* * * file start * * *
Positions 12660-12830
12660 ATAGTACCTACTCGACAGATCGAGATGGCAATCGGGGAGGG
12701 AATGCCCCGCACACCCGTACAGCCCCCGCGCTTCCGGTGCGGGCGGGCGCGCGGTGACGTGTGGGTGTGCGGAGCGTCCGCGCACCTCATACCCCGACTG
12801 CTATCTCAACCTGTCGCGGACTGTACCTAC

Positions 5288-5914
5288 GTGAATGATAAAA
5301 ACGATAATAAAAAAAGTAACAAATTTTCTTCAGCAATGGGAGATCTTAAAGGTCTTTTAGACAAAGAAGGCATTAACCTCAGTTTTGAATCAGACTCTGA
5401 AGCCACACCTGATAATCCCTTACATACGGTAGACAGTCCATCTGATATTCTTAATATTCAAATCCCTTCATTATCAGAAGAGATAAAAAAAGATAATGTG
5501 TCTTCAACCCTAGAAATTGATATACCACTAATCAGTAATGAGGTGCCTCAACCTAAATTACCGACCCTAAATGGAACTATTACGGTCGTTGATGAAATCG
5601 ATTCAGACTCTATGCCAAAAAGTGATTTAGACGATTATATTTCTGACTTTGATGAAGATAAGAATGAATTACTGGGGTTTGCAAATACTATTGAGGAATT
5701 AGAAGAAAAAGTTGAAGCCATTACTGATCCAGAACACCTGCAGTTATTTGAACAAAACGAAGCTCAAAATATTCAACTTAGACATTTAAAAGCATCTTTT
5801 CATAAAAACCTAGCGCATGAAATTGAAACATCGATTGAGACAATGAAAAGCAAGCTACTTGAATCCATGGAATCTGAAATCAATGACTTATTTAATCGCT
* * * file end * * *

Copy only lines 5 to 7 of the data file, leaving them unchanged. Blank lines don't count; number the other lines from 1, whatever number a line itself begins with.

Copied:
Positions 5288-5914
5288 GTGAATGATAAAA
5301 ACGATAATAAAAAAAGTAACAAATTTTCTTCAGCAATGGGAGATCTTAAAGGTCTTTTAGACAAAGAAGGCATTAACCTCAGTTTTGAATCAGACTCTGA